Further, according to the present embodiment, the source line is grounded via the switching transistor which becomes conductive only at the time of reading and a diode as the constant potential drop means, therefore the source line to which the memory cell selected at the time of reading is connected is smoothly pulled down to the ground potential, and there is the effect that the deterioration of the operation speed at the time of reading can be prevented.

Third Embodiment

FIG. 7 is a circuit diagram of the third embodiment of the semiconductor memory device according to the present invention.

Note that, in the present embodiment, in comparison with the second embodiment shown in FIG. 6, the arrangement of memory cells is similar, and only the configuration of the source line to which the source of the memory cell is connected is different. The same symbols or numerals are attached to the structures overlapping those of the first embodiment and the second embodiment, and an explanation thereof will be omitted.

In the present embodiment, in place of the diodes D1, D2, . . . , Dm of the second embodiment, the diode-connected n-type MOS transistors Tr1, Tr2, . . . , Trm are connected to the source lines. The action of these n-type MOS transistors Tr1, Tr2, . . . , Trm are the same as that of the diodes D1, D2, . . . , Dm of the second embodiment.

In the above configuration, the write and read operations in the embodiment are substantially the same as the operations of the second embodiment. A detailed explanation will therefore be omitted.

Also the effects exhibited by the present embodiment are substantially the same as those of the second embodiment.

Namely, other than the fact that the current consumption at the time of writing can be reduced and the erroneous reading due to the leakage current at the time of reading can be effectively prevented, there is an effect that the source line to which the source region of the selected memory transistor is connected is smoothly pulled down to the ground potential at the time of reading, and the deterioration of the operation speed at the time of reading can be prevented.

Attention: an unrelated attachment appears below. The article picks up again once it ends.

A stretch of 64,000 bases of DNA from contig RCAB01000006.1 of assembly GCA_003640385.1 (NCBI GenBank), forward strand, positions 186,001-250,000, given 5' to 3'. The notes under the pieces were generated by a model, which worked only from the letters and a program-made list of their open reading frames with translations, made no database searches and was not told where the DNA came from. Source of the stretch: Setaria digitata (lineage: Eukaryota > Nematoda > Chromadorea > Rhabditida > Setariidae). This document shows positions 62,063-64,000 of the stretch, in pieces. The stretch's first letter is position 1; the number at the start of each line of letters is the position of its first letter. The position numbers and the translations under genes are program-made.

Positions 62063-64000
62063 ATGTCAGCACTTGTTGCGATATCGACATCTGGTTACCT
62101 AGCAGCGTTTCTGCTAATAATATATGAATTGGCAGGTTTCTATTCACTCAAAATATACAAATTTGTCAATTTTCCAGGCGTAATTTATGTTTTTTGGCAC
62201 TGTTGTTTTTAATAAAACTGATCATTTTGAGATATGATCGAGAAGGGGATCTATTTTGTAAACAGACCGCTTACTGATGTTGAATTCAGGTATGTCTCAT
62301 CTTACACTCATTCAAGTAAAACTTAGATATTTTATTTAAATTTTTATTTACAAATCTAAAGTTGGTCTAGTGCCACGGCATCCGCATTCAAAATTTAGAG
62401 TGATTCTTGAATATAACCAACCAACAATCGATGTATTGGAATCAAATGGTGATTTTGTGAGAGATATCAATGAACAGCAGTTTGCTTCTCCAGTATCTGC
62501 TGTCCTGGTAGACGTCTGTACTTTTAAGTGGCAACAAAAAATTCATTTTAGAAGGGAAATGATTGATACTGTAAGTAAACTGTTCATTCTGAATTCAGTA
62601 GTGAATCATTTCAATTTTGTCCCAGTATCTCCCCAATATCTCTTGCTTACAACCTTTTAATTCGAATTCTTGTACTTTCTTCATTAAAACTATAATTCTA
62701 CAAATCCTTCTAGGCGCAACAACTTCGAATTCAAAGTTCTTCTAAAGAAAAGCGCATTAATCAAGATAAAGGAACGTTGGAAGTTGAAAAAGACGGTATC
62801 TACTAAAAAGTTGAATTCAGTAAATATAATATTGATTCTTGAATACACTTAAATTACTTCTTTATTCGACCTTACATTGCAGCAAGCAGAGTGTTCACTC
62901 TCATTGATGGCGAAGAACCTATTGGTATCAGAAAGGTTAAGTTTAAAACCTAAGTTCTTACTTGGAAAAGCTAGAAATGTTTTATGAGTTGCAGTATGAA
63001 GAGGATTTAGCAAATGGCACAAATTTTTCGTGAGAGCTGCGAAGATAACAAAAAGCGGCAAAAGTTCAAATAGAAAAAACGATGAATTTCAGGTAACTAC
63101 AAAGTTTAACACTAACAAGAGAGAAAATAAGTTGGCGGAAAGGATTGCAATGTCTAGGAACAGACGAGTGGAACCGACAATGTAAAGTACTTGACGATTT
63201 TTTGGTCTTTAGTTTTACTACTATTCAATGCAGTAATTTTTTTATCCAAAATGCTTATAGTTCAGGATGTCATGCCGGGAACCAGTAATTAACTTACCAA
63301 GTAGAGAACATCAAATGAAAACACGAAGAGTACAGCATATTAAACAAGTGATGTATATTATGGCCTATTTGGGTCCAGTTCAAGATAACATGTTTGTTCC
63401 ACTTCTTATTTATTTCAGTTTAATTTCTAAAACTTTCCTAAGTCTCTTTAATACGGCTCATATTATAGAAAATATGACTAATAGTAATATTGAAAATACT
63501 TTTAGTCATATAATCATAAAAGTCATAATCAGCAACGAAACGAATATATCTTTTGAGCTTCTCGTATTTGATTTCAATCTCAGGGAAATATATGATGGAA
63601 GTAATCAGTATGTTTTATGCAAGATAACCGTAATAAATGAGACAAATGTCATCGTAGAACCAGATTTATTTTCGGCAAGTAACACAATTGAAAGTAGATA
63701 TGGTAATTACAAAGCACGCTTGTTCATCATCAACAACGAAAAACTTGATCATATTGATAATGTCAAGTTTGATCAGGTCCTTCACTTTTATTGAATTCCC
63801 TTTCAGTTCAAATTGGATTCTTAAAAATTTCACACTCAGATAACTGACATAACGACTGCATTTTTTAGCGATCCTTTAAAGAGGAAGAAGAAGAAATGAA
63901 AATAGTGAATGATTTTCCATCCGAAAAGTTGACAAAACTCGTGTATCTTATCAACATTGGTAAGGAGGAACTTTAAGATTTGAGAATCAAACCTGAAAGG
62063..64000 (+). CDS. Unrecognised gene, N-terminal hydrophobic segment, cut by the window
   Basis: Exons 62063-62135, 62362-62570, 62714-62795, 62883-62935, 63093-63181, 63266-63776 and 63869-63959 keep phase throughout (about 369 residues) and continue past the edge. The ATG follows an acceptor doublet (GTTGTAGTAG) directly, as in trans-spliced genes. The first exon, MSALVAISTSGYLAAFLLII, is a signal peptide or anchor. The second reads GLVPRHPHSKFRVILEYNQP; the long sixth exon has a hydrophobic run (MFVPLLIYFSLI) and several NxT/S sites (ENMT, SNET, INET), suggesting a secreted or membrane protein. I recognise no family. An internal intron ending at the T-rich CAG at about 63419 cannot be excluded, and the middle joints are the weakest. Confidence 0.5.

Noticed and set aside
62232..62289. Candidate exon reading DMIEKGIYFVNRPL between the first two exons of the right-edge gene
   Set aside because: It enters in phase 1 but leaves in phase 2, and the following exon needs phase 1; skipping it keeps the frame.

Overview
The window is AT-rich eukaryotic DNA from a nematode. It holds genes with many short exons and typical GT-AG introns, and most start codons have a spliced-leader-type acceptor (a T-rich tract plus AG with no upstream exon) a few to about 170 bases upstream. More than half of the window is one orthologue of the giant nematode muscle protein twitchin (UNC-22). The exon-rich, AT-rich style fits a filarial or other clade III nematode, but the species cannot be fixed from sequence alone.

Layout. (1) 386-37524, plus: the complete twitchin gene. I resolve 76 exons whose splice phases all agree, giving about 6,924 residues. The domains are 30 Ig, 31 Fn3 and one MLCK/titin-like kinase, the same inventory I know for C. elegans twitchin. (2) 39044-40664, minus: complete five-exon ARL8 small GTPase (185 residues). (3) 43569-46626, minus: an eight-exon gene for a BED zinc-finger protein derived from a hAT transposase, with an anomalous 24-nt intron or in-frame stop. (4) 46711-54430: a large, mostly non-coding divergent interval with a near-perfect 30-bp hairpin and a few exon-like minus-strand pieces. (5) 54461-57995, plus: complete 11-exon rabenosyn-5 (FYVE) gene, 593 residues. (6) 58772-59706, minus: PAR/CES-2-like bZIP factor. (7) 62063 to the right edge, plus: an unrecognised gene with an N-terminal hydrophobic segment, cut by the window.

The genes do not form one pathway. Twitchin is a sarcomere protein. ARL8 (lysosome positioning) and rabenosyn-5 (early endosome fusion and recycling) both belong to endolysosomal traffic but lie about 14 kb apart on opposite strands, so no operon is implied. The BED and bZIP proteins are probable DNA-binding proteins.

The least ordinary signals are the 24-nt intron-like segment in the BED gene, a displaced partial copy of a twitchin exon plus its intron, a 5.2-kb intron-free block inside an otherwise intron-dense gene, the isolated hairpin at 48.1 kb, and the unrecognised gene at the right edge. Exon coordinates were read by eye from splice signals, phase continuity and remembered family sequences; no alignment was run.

Fourth Embodiment

In the first to third embodiments, the source lines to which the source regions of the memory transistors were connected were raised in potential by utilizing the inverse signal of the word line signal.

In this case, not limited to FIG. 5 to FIG. 7, it is also possible to arrange the wiring of the source line in the direction of the bit line, not in the parallel direction, to the word line. However, the following case can be considered: if the source line is arranged in the bit line direction, in actuality, it is necessary to arrange the inverter at some locations in the memory array in which the same pattern is repeated, a useless space is formed in the memory array by this, and an efficient pattern design becomes difficult.

The present fourth embodiment essentially and widely covers the present invention and indicates that unnecessary limitations are not always required.

FIG. 8 is a circuit and block diagram of the semiconductor memory device of the present embodiment.

The word lines Xm and Xm+1 intersect with the bit lines Yn and Yn+1, and memory transistors Mm,n, Mm+1,n, Mm,n+1 and Mm+1,n+1 are arranged at the intersecting points one by one. Then, the word lines exhibiting the intersecting points at which the memory transistors Mm,n, Mm+1,n, Mm,n+1 and Mm+1,n+1 are arranged, the gates of the memory transistors are connected, and to the bit lines exhibiting the intersecting points are connected the drain regions of the memory transistors.

The source lines Zn and Zn+1 are arranged in a direction substantially parallel to the bit lines Yn and Yn+1, By the source lines Zn and Zn+1, the source regions thereof are connected for the memory transistors adjoining each other in the column direction (for example, Mm,n and Mm+1,n, and Mm,n+1 and Mm+1,n+1).

In FIG. 8, the connection configuration of four memory transistors was shown, but in actuality a larger number of memory transistors are repeatedly arranged in the form of a matrix with a similar connection configuration.

In the present embodiment, an inverse bias circuit 1 is connected to these source lines Zn and Zn+1. By this inverse bias circuit 1, as will be mentioned later, the source regions are inversely biased with respect to the channel-forming regions of the memory transistors Mm,n, Mm+1,n, Mm,n+1, and Mm+1,n+1.

FIG. 9 is a schematic sectional structural view of an MONOS type EEPROM as one example of the memory transistors Mm,n, Mm+1,n, Mm,n+1, and Mm+1,n+1. A numeral 2 denotes a semiconductor substrate constituted by a silicon wafer or the like, 3 a p-well into which p-type impurities are introduced, 4 a source region into which n-type impurities are introduced with a relatively high concentration, 5 a drain region into which the n-type impurities are similarly introduced with a relatively high concentration, 6 a gate insulating film composed by the silicon oxide or the like, 7 an intermediate nitride film composed by the silicon nitride or the like, 8 a top oxide film composed by the silicon oxide or the like, 9 a gate electrode, and 10 a side wall. Further, 3a is a channel-forming region of the p-well 3, particularly exhibiting the surface part sandwiched between the source region 4 and the drain region 5. Note that, in the figure, the interconnection layers etc. stacked via the inter-layer insulating film are omitted.